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Our Q&A with guitarist Gary Ryan

2 weeks ago

Creating a new ABRSM syllabus is always a team effort, involving ABRSM staff and external experts. World-renowned guitarist Gary Ryan was one of the consultants for our new Guitar syllabus, and has also worked on our new Guitar Prep Test and composed and arranged the pieces for our new Guitar Star book for beginners. We asked him to share his thoughts on guitar playing, teaching and learning.

When and why did you first pick up the guitar?

I was given a guitar for Christmas when I was seven. I can still picture it clearly.

What was it about the instrument that appealed to you?

I'm not sure I remember! I played the piano a bit by ear already and just liked being able to play simple tunes and chords on the guitar. I also liked playing it (showing off) at school. I do remember thinking it was a beautiful instrument to look at and it's more portable than a piano!

When did you first realise that music would be an important part of your life?

I think that happened gradually but I was aware that I was very good at music. I used to love TV theme tunes and worked them all out by ear. I was obsessed by the Dr Who theme tune and wanted to work for the BBC Radiophonic workshop. 

Can you tell us about an inspirational teacher (or teachers)?

I have four main teachers to thank. Mavis Masters, my first teacher at primary school (who was actually a cellist who taught a bit of guitar). She encouraged me to apply to Junior Guildhall (London) where I studied with David Miller for almost 10 years on Saturdays.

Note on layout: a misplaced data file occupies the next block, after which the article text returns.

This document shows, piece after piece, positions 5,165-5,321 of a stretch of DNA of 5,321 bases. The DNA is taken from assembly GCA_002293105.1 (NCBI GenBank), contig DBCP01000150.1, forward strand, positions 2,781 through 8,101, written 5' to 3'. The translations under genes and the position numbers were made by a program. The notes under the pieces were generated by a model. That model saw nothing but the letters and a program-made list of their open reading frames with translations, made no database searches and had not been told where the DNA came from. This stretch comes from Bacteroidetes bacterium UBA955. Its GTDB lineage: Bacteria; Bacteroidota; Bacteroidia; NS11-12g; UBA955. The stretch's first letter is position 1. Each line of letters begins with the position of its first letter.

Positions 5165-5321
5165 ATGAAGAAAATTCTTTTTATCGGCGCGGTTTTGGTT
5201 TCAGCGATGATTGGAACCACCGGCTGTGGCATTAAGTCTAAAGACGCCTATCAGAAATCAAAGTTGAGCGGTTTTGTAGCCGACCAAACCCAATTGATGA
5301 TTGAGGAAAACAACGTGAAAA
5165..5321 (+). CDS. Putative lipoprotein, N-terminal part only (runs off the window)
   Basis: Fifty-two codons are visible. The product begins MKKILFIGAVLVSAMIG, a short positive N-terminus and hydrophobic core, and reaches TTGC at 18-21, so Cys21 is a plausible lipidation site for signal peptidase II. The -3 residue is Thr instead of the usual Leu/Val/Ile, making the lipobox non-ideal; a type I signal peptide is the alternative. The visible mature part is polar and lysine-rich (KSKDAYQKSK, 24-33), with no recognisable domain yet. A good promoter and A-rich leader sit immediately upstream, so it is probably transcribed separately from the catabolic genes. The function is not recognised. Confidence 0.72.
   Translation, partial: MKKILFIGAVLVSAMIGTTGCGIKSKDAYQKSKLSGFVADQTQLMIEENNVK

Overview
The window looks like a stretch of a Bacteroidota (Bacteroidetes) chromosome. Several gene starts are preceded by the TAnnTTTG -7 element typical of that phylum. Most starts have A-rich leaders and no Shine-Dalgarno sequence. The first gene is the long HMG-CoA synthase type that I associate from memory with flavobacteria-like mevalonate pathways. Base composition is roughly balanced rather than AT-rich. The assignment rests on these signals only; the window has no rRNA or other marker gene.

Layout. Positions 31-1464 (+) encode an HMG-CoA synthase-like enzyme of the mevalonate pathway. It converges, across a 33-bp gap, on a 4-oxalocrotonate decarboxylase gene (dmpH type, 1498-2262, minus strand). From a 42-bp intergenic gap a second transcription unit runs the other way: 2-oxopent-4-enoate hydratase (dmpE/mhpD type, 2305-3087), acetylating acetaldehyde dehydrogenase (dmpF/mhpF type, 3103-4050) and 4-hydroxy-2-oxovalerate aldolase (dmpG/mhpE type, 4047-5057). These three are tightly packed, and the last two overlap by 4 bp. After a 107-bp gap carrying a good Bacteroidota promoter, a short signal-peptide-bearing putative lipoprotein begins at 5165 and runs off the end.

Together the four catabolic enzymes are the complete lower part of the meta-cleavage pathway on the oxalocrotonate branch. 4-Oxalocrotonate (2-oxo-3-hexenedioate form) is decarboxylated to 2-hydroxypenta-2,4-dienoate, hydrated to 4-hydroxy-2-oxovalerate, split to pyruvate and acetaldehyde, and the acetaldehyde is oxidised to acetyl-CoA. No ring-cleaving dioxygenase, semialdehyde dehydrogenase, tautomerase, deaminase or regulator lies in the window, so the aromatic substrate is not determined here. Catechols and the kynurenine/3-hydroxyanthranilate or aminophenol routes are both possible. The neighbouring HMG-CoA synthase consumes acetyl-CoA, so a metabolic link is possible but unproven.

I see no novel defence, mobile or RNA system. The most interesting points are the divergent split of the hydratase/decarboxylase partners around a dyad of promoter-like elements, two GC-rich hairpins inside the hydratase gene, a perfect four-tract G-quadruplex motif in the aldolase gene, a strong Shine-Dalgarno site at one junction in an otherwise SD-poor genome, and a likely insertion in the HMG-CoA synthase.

Then at 17, I won a scholarship to study at the Royal Academy of Music, where I studied with Timothy Walker, who gave me the freedom to start developing my own approach to the instrument. I'd also like to mention my brilliant piano teacher at Junior Guildhall, Michael Blackmore, who I loved learning from (and who was incredibly tolerant of my long right-hand nails!).

Do you have any tips or advice for young guitarists?

Listen to lots of music, practise regularly with a good posture and sitting position, and try to develop your knowledge of music theory. Learning to read notation well opens the door to a whole musical universe!

As a consultant for the new ABRSM Guitar syllabus, do you have any stand-out favourites from the new repertoire lists?  

It's hard to choose, but hopefully all the pieces have something interesting to offer. Bridget Mermikides' arrangement of Down to the River to Pray at Grade 4 is very beautiful, and I have always loved Sergio Assad's Valseana from Aquarelle at Grade 8. I think it's also great to have the option to play a duet alongside solo pieces. 

Any advice for choosing exam pieces?

Aim for contrasting items from each list. Different keys, different historical periods, different tempi, etc. It can help if the teacher is able to play through the pieces so students can hear which ones they are drawn to most strongly.

What do you enjoy most about being an ABRSM examiner?

I enjoy hearing a huge variety of music performed on different instruments, and hope that I help candidates to enjoy their exam experience. There are a lot of very talented young musicians out there! Every once in a while you also get to hear a truly incredible performance, and it can be when you least expect it.

Can you tell us something about your forthcoming projects? What’s coming up?

We have an International Guitar Day planned at the Royal College of Music on 4 November, which is open to anybody to attend. I will also be playing in India and doing some more concerts with John Williams and John Etheridge in the UK as part of a trio called 6 Hands.

 


 

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